Sunday, August 25, 2019

The Start of the Saigoku Pilgrimage


Saturday, March 5th, 2016 and I leave Seiganto-ji, the first temple on the Saigoku Pilgrimage. It was not originally the first temple. That was, I believe, Hasedera up in Nara, but I'm guessing because of the popularity of the pilgrimages to Kumano it was changed.


The first 8 days or so of the Saigoku Pilgrimage follows the same route as some of the Kumano Kodo pilgrimage routes, and this section from Nachi up to Homgu is called the Nakahechi From the temple stone steps climb up through the forest.


After a while it opens up and become Nachi Kogen Park and it's possible to look down over Nachi and further south. Just as I'm leaving the park I meet a young Frenchman walking in the opposite direction. He has come from Tanabe, where most people start, and after Nachi he will walk the Iseji route up the coast. He complained about the paucity of places to sleep out on the route, having spent a rainy night in the disabled toilets of a park on his first night out.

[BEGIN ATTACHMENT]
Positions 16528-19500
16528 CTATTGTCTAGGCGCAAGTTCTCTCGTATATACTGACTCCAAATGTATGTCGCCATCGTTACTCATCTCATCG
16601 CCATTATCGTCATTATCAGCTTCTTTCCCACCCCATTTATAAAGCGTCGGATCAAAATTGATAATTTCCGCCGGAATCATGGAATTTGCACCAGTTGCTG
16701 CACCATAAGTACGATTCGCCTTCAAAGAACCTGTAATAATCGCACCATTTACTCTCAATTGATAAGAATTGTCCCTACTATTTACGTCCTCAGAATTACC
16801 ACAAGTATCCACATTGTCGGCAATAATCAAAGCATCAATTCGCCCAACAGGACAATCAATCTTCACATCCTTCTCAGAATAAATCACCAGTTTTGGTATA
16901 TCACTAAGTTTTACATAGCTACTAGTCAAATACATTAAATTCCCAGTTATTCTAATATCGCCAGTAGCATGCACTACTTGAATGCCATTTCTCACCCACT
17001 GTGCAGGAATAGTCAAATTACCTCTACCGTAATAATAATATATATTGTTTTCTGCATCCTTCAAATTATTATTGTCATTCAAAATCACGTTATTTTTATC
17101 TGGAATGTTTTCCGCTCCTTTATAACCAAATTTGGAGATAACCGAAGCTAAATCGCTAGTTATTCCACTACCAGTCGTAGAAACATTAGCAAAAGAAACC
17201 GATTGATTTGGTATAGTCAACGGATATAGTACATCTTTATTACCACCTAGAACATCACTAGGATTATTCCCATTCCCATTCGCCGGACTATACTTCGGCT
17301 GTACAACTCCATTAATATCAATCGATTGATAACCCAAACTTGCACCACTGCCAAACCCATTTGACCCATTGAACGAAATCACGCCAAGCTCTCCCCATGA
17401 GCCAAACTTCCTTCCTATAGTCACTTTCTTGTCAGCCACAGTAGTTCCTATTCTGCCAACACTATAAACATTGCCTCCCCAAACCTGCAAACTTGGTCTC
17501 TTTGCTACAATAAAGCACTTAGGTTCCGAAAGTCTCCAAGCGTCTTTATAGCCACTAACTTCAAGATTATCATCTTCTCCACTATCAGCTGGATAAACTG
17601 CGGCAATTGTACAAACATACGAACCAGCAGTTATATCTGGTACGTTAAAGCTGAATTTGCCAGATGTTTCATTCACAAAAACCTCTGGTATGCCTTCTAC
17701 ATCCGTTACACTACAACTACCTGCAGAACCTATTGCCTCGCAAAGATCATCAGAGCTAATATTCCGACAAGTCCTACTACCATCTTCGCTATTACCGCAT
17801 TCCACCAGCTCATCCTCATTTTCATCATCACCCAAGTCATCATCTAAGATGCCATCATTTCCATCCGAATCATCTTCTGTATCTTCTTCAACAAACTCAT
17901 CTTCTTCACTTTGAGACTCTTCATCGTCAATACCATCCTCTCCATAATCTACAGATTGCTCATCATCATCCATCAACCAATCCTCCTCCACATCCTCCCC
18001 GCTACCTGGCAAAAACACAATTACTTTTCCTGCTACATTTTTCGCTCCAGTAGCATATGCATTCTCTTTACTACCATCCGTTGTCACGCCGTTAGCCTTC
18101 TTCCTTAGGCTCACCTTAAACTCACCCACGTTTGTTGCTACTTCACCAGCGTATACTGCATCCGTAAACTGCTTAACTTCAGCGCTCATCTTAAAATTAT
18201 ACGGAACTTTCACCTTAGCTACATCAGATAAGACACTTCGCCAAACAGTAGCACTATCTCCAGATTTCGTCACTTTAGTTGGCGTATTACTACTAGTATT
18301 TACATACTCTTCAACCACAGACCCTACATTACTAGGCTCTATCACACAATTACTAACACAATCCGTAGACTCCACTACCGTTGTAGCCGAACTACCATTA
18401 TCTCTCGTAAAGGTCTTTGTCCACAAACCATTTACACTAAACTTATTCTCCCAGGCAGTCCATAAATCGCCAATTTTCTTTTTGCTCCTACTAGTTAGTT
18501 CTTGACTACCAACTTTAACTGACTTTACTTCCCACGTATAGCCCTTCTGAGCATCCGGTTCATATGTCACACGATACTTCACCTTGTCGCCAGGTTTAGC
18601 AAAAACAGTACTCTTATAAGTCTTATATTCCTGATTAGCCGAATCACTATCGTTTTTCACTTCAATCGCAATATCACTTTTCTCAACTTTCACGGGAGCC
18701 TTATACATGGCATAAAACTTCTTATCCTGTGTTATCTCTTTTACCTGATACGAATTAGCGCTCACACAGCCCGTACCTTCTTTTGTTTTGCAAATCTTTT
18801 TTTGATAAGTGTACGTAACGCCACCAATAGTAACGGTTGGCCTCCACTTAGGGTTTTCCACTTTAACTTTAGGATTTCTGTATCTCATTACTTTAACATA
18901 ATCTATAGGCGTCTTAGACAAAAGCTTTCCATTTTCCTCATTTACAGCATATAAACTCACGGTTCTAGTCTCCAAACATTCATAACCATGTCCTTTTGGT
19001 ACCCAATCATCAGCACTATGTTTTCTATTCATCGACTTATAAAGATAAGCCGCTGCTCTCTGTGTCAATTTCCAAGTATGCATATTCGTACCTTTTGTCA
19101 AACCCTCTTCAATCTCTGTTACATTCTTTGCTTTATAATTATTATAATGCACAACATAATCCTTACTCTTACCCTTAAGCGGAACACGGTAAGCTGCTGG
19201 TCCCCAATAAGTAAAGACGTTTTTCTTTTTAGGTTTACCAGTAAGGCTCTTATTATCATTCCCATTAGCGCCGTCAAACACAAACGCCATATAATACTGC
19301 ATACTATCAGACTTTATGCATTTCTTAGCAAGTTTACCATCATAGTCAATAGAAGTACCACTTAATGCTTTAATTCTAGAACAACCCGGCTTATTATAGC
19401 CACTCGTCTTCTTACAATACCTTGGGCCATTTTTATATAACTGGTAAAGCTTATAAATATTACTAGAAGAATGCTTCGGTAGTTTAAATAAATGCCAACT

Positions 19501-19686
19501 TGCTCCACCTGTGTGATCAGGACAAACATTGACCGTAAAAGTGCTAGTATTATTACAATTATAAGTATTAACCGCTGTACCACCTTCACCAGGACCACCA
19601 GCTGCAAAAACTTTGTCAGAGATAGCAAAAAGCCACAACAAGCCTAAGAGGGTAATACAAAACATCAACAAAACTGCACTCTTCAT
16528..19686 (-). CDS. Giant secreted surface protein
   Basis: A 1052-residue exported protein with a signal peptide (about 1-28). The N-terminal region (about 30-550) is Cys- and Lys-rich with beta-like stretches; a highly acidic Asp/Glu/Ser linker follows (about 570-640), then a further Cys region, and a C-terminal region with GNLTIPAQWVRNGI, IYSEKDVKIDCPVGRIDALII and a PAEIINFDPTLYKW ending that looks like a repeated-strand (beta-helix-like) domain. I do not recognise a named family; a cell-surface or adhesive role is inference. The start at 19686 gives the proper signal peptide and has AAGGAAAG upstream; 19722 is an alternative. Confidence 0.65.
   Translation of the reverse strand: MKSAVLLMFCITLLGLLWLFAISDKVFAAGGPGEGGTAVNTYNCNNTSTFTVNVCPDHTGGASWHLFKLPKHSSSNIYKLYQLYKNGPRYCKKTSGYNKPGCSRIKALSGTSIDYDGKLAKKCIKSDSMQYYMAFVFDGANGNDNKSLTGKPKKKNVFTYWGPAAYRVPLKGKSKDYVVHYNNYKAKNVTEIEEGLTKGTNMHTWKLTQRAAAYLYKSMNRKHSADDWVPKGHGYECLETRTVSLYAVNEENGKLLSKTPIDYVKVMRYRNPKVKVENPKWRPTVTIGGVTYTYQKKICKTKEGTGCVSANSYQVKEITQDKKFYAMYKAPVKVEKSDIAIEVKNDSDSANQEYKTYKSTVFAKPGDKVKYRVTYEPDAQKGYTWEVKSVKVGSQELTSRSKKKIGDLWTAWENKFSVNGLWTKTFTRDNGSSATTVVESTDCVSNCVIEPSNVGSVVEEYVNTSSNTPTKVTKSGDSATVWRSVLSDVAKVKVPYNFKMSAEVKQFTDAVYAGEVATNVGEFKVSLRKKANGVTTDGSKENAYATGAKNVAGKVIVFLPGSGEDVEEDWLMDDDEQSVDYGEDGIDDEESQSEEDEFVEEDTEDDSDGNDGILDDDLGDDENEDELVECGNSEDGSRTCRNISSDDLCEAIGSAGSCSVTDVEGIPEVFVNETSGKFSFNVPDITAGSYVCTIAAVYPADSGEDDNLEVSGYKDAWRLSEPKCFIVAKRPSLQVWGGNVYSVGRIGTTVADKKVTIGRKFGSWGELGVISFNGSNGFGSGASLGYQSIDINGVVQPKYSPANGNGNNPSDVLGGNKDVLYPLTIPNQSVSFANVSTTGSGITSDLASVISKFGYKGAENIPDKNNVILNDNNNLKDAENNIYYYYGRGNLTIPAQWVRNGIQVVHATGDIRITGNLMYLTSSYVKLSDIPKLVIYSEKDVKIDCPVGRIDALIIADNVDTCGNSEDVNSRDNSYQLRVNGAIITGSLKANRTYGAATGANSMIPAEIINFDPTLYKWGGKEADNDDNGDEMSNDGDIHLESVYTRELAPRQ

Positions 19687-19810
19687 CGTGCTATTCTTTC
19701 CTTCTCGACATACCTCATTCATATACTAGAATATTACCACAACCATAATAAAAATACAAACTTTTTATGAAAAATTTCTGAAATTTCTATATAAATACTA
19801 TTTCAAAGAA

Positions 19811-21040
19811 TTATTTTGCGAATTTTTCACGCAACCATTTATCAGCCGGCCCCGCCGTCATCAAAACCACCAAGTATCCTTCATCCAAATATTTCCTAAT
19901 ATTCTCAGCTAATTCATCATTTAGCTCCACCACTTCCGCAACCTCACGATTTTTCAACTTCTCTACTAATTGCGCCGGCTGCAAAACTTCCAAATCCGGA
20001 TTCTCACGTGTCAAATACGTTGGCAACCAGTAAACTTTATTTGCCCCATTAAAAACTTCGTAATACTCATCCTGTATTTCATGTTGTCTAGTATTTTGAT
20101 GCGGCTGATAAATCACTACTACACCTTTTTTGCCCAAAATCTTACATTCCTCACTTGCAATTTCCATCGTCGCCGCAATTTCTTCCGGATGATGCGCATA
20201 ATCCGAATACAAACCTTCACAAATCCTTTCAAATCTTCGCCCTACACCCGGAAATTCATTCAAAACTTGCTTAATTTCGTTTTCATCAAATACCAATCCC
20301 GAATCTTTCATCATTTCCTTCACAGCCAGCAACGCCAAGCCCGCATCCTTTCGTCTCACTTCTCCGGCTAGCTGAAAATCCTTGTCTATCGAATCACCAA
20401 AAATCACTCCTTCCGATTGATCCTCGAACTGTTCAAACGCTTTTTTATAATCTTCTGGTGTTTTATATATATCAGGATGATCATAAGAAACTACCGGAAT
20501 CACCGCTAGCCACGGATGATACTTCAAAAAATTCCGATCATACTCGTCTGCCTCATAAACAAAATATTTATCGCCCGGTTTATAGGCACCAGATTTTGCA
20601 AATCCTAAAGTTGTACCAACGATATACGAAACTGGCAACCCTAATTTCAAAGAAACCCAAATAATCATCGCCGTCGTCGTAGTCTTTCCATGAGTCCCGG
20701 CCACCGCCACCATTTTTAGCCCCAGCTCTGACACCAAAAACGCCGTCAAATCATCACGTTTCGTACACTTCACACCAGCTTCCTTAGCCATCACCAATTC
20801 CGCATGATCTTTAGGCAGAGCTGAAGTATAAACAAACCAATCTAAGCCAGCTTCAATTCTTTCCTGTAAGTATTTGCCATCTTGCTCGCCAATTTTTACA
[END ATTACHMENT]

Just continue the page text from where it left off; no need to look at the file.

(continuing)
He was the last person I saw that day. The path continued to climb through the forest and from the site of a former teahouse there are even more expansive views. When the Kumano Kodo was a popular pilgrimage route there were many teahouses along the way offering refreshments and respite for pilgrims, but now they almost all just marked by a sign.


4 comments:

  1. I was just up that way on the Kumano Kodo in the spring. Can't say I enjoyed it as much as the part of the Shikoku 88 I walked with the same group right before that but they booked us into onsen every night & that was great!

    ReplyDelete
    Replies
    1. for me the Kumano Kodo is really more about hiking rather than pilgrimage. Very few pilgrims on it, lots of hikers... whereas Shikoku has pilgrimage infrastructure, etc

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  2. Beautiful, I can almost smell how clean the air is through those pictures.

    See any animals?

    ReplyDelete
    Replies
    1. not much.... much less than on most of my walks

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